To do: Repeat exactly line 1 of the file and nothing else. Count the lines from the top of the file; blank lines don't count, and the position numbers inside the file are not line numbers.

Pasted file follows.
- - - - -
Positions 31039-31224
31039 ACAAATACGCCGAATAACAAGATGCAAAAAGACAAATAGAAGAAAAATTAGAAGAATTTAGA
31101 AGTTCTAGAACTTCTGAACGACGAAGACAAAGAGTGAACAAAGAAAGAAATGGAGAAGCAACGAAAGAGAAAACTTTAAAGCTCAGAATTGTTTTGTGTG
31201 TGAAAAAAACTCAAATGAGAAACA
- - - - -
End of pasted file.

Positions 31039-31224